"Sicuramente lui le avrà chieste."
Translation:Certainly he will have asked for them.
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That's because "chieste" agrees with "le", and it can only agree with the direct object, while "her" would be an indirect object. So in this case "le" is the direct object. You can use the clitic pronoun "le" as an indirect object but in this case it would be "chiesto", not "chieste". In that sentence there is no indirect object specified - you have no way of knowing who is being asked.
The translation doesn't seem right to me - I would translate "Certainly he will have asked for them". Here the verb "chiedere" means "to ask for".
he will have asked them = either lui gli avrà chiesto or lui avrà chiesto loro
he will have asked her = lui le avrà chiesto (note that here "chiesto" agrees in number and gender with the subject, while in "lui le avrà chieste", "chieste" agrees with the object "le")
I will try to explain this. Firstly you have to understand that 'chiedere' is a verb that can mean two different things. It can mean 'to ask' or it can mean 'to ask for '
Forget these meanings and think of it as 'put a request ' or ' put a request for'. You are putting a request TO someone....
This is why you cannot use use chiedere when asking a question
Can I ask a question.. Posso chiedere una domanda.. HORRIBLE, I am sure it would seem like ......Can I put a request for a question . You have to use 'fare' .....Posso fare una domanda.
I ask for them = I (put a request) for them the 'them' is a direct object. ...Li (le) Chiesto .
Change the sentence to 'I ask them' ....I (put a request) them can you see that you have to put another word in here to make sense of it...I (put a request) TO them. Because it is TO them..you need an indirect object
Gli chiesto = I ask them.........Le chiesto I ask for them .
Looks messy...tried anyway
"le" can be both an indirect (feminine singular) and direct (feminine plural) object pronoun. In this case it is a direct object pronoun that refers to something feminine and plural (e.g. "le sedie", "le magliette"), and you can see that because the "chieste" part of the verb changes accordingly, while it does not change when "le" is used as an indirect object pronoun: compare "lui le avrà chiesto" ("he will have asked her") and "lui gli avrà chiesto" ("he will have asked him"). It can be useful to remind that while in English you ask "for something", in Italian you ask "something" (direct object).
This is a very difficult part of Italian grammar! Clitic pronouns such as "le" and "gli" behave differently than "normal" pronouns such as "lui" and "lei". At which point of the tree is this topic presented?
As explained by several people above-
"le" only means her if it is an INDIRECT object. If it had been an indirect object here then chiestO would have been the participle--the participle only changes to agree with DIRECT OBJECTS--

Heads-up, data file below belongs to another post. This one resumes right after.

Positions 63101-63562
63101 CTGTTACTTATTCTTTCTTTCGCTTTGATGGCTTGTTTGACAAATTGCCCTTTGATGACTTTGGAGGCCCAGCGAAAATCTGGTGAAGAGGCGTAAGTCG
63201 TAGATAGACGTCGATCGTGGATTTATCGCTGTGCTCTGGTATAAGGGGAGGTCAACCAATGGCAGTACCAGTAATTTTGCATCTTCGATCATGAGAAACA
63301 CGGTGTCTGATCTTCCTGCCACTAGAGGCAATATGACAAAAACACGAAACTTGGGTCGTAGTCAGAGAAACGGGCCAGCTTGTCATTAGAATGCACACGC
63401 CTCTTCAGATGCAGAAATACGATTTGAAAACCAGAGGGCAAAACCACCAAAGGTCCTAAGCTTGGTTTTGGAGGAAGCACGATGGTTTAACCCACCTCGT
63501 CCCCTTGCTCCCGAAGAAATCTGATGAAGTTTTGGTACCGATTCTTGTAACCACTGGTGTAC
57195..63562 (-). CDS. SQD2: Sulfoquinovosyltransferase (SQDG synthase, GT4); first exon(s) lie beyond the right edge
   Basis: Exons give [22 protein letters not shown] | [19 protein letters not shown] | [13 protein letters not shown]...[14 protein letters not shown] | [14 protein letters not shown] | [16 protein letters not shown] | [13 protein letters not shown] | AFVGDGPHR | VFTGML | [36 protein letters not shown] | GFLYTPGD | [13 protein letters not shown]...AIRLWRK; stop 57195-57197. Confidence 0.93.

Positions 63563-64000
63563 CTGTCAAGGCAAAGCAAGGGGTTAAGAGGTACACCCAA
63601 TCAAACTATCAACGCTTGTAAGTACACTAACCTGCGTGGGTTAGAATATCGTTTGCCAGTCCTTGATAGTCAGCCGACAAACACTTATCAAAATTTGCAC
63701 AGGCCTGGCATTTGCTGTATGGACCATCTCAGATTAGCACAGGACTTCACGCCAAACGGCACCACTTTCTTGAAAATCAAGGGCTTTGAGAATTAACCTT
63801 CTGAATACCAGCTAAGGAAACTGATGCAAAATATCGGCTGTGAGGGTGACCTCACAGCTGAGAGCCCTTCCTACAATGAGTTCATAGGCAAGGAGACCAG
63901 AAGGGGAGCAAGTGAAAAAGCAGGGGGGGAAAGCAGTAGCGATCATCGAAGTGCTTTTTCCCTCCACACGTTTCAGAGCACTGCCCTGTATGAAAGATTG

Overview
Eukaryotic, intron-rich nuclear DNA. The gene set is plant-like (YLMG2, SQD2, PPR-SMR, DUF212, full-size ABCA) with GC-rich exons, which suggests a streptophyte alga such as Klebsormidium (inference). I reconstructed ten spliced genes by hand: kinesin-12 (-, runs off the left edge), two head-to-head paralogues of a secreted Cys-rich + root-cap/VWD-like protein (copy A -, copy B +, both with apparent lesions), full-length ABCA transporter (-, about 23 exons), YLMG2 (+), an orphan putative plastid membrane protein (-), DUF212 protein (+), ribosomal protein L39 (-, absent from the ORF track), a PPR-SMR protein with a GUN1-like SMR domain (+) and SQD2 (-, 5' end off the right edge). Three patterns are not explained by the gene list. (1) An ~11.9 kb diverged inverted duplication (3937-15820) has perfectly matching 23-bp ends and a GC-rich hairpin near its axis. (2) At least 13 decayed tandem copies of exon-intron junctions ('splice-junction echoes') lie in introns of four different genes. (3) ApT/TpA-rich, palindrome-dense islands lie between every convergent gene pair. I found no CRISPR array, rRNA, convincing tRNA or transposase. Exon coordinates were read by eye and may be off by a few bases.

but it was chiestE- which means "le" has to be a DIRECT object agreeing with the end of the participle. And in Italian, the DIRECT object of chiedere is the thing you ask for. The person you ask is an INDIRECT object.
He will have asked her- Le avra' chiesto
He will have asked for her (or a feminine it) - La avra' chiesta
He will have asked them - Avra' chiesto loro
He will have asked for them -Le avra' chieste or Li avra' chiesti
No... The use of “avere” indicates this is a transitive verb. “Essere” would be used only for an INtransitive verb, and an intransitive verb does not take direct objects, only indirect objects. And since the participle changed to “chieste” that tells you the pronoun “le” is a direct object not an indirect object. When “le” is a direct object it is the feminine plural version of “them.” Hence it is the thing that was asked for, which is a direct object which requires both “avere” since there is a direct object it is by definition a transitive verb and a change to the end of the participle to match the pronoun.
VanirPeruffo, to put it more simply, when the auxiliary verb is avere, the participle must agree with a preceding direct object pronoun. In other cases, it doesn't have to agree and it remains masculine singular. I'm pretty sure French is the same in this respect.
Open for discussion is whether it must agree with any preceding direct object, such as in "Questa è la cosa che ho chiesta". Google translate says no :-)
MI fa piacere!
The other thing that makes this all so confusing is that in English we use the verb to ask and the indirect and direct objects exactly the opposite from what the Italians do in the case of chiedere. In English you "ask" someone FOR something. The person you ask is the direct object and the thing you ask "for" needs the preposition ("for") and is the indirect object.
In Italiano- si chiede qualcosa "A" qualcuno... the verb chiedere means ask FOR not just ask...and the person you ask is the indirect object needing a preposition to set it up. Or use of an indirect pronoun.